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Urban farmers in Salt Lake City, Utah, might soon be receiving tax breaks on their property. SB22, the measure that will allow this to happen, was sent to the House, thanks to a 29-0 Senate vote. The bill will allow for breaks to residents who grow food on lots that are at least 2 acres.
At this time, most urban-farming lots are not big enough to qualify for reductions that larger agricultural companies receive. These reductions are part of the Greenbelt Act, also known as the Farmland Assessment Act, which qualifies agricultural property to be taxed based on its productive capability instead of the market value. The lot must be 5 adjoining acres large.
In order to qualify for SB22, should it pass the House, urban farmers will need to apply for the tax reduction and prove they sell and produce from their lots. The downside is, if urban farmers stop using the lots for food production and sales, the owners must pay 10 years of back taxes based on the “highest and best use” of the land.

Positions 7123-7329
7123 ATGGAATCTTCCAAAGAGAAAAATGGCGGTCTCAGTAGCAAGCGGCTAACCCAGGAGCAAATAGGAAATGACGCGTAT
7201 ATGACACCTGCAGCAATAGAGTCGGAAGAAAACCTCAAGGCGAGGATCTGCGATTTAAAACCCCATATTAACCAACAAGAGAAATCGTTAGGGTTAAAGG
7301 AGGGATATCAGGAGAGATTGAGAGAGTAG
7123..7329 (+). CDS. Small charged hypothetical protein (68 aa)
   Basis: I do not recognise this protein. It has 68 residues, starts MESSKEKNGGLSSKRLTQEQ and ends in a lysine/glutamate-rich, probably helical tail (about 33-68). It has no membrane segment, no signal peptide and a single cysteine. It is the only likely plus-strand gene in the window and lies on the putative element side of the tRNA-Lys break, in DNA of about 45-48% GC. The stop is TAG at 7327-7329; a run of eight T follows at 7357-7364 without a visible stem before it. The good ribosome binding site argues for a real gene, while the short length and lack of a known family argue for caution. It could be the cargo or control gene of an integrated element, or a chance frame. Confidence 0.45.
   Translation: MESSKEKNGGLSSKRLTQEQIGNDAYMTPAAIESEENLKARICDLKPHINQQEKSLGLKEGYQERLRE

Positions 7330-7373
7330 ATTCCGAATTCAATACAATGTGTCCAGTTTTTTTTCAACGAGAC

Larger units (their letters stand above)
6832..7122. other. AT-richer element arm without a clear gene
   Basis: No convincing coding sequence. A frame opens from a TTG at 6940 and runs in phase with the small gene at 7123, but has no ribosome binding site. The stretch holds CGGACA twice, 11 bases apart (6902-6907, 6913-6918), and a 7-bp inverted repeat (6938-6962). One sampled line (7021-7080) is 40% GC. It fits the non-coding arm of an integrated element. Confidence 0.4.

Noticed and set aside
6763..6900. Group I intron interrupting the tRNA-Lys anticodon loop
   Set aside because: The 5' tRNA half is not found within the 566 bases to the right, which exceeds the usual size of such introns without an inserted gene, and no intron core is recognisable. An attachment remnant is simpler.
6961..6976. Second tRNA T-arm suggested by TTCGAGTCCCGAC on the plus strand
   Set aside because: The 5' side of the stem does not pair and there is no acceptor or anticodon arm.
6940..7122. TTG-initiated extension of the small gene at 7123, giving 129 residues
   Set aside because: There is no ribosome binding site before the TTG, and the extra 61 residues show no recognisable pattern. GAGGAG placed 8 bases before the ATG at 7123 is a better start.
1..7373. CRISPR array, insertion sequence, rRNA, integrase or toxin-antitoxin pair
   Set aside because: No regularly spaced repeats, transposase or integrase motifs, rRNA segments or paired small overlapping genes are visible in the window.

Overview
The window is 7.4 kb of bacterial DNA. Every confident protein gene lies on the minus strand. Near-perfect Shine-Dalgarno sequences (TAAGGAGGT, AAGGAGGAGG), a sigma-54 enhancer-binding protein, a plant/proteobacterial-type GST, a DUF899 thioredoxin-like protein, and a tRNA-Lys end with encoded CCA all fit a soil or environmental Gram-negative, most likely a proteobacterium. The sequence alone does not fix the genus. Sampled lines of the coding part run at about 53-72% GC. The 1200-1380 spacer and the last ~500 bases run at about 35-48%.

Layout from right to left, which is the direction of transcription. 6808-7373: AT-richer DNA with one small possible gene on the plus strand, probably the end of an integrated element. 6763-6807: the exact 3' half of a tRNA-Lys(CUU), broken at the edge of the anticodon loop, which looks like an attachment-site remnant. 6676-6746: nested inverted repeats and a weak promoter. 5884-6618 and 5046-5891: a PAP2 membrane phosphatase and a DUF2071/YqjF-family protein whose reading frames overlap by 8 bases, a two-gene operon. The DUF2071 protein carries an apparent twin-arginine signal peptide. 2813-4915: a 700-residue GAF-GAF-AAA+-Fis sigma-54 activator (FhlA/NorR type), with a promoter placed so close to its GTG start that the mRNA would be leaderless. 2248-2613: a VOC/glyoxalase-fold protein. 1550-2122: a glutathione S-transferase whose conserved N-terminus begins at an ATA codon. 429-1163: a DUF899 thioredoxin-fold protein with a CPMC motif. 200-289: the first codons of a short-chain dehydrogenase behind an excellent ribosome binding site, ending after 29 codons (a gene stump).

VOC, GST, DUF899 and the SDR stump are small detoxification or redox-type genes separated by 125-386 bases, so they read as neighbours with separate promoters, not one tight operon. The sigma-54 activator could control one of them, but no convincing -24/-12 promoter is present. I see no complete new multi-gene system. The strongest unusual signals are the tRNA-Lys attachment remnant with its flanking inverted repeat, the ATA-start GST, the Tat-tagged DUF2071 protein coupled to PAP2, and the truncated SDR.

According to Senator Wayne Niederhauser, the creator of SB22, “These properties in urban counties are going away.” Niederhauser might extend the tax reductions to other counties with urban areas if all goes well with the initial bill.